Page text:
The IEB6 IEM By First Harmonic
Build & Fit8
Value For Money8
8Our Score

First Harmonic is a brand-new company run by Aaron Fournier, the President of Thinksound and overall great audio engineer, who seems to have been bitten by the audio engineering bug and that has attempted to structure another new company from the ground up.

The Package and Build

Not much really to relay here beyond a very small cardboard package and five included tips made of silicone that range from extra small to extra-large.  I must say that even at this price range of less than $50US, I’d prefer to see foam tips instead a lower and rubber or silicone.  I may be asking too much of course, but I thought it needed to be mentioned at the very least.  Immediately upon receiving inner ears, I always swap that stock ear tips out for Comply’s memory foam tips and try to avoid stock tips like the plague: the result is always better and I’ve yet to experience any iem that the Comply tips failed to improve sound on.


The product itself feels pretty decent and it was deceptively small I first saw images of it online.  Truly, I did not expect this to be so tiny and cute!  The housings feel solid enough and don’t exude any low-quality vibes, the cable also feels plenty sturdy and the 3.5mm adapter feels of an average build.  I’m not happy microphone hub forced upon me at all times though, I would very much prefer to be able to choose the option at check out for a standard cable without a microphone, or one with a microphone.  This really feels like a burden to people who don’t actually use headphones to talk through cell phones…I could do without it, but it isn’t a major gripe and feels it is a purely subjective one for me as well.  The IEB6 also has a nice metal grill nozzle head and no sign of anything plastic or low quality.


Sound Impressions


After about 100 hours usage and what I’d like to call sufficient burn-in, I feel safe in saying that this product is plentiful in bass quantity, yet also on the neutral side in tone and texture.  Most portables in this price tier and of this type of design end up feeling overblown on the low-end, maybe even a bit too vivid or punchy at times.  With that in mind, I feel a bit weird having a listen to these and the end result being one of the more linear appeal…that I still find quite satisfying. The general sound signature of this headphone feels flat and forward, but don’t take that as a negative statement because it is actually the reverse: I find this entire presentation to be yummy enough in quantities from top to bottom and borderline neutral in physical set up, but also kind of accurate and clincal feeling in tone and overall feel.  Nothing feels muddy or bloated, yet the literal volume of bass, mids and treble is very satisfying for me. When I think about it, is kind of ideal and having a nice blend of both sides of the coin is something I’ve long desired.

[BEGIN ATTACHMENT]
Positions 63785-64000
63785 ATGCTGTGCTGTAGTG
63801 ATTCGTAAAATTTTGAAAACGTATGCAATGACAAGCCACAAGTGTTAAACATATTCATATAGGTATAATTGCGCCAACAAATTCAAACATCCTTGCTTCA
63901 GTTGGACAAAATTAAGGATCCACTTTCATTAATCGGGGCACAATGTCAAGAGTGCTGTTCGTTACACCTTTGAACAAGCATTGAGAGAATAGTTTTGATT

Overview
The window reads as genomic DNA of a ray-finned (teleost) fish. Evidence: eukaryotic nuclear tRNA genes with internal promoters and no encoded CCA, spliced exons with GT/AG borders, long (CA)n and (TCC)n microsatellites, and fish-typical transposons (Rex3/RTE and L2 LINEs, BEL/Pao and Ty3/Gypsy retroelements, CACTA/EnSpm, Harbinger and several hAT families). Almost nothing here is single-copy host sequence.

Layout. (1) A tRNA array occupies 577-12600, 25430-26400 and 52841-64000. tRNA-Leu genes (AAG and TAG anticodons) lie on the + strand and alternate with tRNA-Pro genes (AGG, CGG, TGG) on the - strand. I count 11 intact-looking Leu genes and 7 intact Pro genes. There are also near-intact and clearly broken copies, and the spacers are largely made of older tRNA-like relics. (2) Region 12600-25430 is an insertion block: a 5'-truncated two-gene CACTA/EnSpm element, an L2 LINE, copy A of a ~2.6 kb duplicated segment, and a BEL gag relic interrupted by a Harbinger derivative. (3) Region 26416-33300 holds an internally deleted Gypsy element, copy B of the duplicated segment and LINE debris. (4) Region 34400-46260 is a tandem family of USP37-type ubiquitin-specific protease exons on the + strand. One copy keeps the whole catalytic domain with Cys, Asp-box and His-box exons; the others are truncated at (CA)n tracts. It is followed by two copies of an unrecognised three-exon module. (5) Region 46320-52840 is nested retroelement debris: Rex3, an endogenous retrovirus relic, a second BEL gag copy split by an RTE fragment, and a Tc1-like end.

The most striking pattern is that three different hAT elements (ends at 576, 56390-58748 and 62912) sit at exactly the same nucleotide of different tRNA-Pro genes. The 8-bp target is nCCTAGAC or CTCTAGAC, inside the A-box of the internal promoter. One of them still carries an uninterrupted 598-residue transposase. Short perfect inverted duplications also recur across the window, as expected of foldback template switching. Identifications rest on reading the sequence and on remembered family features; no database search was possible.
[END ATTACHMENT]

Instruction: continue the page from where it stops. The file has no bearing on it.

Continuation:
In comparison to the CustomOne Icons, which sell for $55US, these IEB6‘s feel like they can hold their own for the most part when it comes to overall quality.  However, the Icons certainly take the win for deep reaching bass extension capabilities, as well as being more low end EQ friendly.  The IEB6 tends to drop off a bit with responsiveness when serious bass tracks come to play, the differences between the two are not very significant when it comes to tone and texture, but there is an apparent difference with regard IEB6 and their ability to retain equal control to the Icon’s, all while not feeling shaky with certain basshead tracks.  For the money, I think this one takes a backseat to not only the Icons, but also the Xiaomi Hybirds which you can purchase for only $19US.  Oddly enough, I consider all three of these models mentioned among the best, if not the absolute best overall iems under $60US…but having said that, I consider the IEB6 the third wheel on this motorcycle.

Is that such a bad thing? Not really.  We are comparing something very good, to something slightly less good but still but still recognized as having an excellent price to performance ratio. This isn’t a basshead headphone, but I don’t think anybody would consider it lacking in quantity and I’ve found it a good overall performer in both clarity in physical quantity.  This headphone also doesn’t hit very hard, so those like me who dislike slam and kick should be perking up right about now.  I consider the Flare R2A a smooth and relaxed bassy iem with regard to physical kick and impact, but I feel like the IEB6 offers a more middle grounded area of quantity for slam-quality: not harsh, not buttery smooth.


The Mids